Los Angeles County supervisors on Thursday postponed a decision on the proposed expansion of the Sunshine Canyon dump, concluding they need more information about the controversial project.
Browning-Ferris Industries had asked the supervisors to ignore a recommendation by the county’s Regional Planning Commission to dramatically cut back the landfill’s capacity. In September, the Planning Commission unanimously recommended that Browning-Ferris be allowed to expand the capacity by 17 million tons, rather than the 70 million requested by the company. The commission recommended that approval of expansion beyond that be based on how well the company operates the troubled dump.
About 100 opponents of the expansion attended the four-hour hearing. The movement’s leaders told the board they would be willing to support a 10 million-ton addition if that would save a pristine oak forest that would be buried in garbage under the company’s proposal.
“In the worst-case scenario we have proposed a configuration that would not take out the trees,” said Sue Vila of the North Valley Coalition. “It is the last possible effort to save the forest.”
Browning-Ferris representatives, however, called the homeowners’ plan an engineering and economic impossibility. To avoid cutting thousands of trees, the company would have to dump trash in an area that would cause major water drainage problems in the canyon, said Chris Funk, an attorney representing Browning-Ferris.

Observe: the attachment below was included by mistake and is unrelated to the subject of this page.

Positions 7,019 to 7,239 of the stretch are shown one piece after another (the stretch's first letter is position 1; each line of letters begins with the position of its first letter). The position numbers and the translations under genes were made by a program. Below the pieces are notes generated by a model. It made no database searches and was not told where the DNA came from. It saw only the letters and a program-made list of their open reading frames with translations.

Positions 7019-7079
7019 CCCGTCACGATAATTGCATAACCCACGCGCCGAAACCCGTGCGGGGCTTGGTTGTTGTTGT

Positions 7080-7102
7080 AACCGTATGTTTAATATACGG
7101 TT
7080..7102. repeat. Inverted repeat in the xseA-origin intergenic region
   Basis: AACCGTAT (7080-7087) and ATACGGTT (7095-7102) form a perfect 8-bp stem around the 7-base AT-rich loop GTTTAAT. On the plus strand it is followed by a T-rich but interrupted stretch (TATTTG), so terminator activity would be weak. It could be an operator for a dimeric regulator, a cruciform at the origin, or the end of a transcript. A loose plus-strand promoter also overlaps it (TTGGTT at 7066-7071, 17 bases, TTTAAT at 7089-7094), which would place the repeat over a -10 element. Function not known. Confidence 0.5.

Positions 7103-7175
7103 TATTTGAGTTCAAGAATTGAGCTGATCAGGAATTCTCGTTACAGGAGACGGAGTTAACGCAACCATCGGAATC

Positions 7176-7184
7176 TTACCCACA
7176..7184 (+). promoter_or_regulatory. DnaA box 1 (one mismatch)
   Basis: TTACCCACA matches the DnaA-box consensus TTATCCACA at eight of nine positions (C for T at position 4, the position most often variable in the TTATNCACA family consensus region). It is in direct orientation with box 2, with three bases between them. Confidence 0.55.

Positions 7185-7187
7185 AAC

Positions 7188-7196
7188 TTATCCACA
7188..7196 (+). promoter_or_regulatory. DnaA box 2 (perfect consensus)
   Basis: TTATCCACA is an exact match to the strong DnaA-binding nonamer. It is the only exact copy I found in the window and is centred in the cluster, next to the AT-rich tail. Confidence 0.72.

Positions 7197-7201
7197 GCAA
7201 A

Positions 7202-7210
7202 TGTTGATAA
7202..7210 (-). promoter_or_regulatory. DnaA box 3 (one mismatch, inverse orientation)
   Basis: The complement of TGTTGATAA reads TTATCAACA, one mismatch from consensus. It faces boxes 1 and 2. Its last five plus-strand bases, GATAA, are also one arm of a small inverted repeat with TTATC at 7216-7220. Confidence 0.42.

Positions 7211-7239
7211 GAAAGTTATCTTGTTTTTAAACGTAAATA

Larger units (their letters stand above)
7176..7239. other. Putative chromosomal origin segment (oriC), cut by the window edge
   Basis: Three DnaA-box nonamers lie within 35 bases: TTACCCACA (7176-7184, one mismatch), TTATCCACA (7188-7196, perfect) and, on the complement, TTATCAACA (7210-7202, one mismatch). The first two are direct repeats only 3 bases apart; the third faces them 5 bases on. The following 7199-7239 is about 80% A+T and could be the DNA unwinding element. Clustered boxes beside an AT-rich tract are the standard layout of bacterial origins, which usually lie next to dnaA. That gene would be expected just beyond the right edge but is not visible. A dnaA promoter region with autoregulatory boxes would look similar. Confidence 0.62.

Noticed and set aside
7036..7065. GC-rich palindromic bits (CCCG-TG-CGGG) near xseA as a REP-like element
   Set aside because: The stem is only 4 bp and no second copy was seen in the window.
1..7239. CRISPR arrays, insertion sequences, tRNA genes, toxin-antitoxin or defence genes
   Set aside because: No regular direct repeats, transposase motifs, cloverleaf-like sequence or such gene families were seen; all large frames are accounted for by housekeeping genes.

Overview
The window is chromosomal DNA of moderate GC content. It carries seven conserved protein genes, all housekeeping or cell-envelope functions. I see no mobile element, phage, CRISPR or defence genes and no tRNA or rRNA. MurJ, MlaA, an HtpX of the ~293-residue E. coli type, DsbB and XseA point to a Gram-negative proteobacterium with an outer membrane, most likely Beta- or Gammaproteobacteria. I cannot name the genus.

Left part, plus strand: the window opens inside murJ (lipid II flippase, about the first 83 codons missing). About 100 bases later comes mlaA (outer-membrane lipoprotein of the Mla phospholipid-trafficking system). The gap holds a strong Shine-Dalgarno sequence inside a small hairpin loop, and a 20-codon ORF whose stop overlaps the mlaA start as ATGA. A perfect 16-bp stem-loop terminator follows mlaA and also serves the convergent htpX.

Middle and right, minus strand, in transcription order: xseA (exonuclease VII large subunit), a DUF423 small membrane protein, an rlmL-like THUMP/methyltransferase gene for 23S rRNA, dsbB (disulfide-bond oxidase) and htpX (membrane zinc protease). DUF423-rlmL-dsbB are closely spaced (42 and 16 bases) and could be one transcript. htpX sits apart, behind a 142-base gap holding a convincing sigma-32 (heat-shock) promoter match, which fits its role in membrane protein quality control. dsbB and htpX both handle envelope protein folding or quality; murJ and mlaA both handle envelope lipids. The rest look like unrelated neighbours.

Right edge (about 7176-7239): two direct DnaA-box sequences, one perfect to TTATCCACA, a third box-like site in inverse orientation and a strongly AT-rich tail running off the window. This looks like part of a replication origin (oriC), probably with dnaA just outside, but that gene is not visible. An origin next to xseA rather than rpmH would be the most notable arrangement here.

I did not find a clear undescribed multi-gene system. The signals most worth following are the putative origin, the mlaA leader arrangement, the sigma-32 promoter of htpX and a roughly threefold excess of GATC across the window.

At the end of the hearing, however, Supervisor Mike Antonovich, who represents the area, directed county experts to evaluate the proposal for an expansion of 10 million tons.
Funk contended that increasing the capacity by either 10 million or 17 million tons would be a financial hardship, saying Browning-Ferris must pay many of the same fixed costs even if the expansion is relatively small.
But Supervisor Pete Schabarum remained skeptical of the company’s contention. He said he wanted experts at the Los Angeles County Sanitation Districts to examine Browning-Ferris’ data on fixed start-up costs.
“I want to direct the applicant to provide this board with a complete justification of why they feel going beyond the Planning Commission’s recommendation of 17 million tons is economically necessary,” Schabarum said.
Expansion opponents tried to debunk the company’s minimization of the environmental damage a larger landfill would cause. Consultants who visited the property earlier this month at the request of the opponents said the company played down the potential destruction.
Christine Perala, a botanical consultant, said Browning-Ferris’ estimate of the number of trees that would be cut could be off by 50%. She said 10,000 to 15,000 oaks would probably be cut. The California Native Plant Society also found that 28 endangered plant species were not on the list of endangered plants in Browning-Ferris’ environmental impact report.
The board will resume its discussion of the proposal on Jan. 17.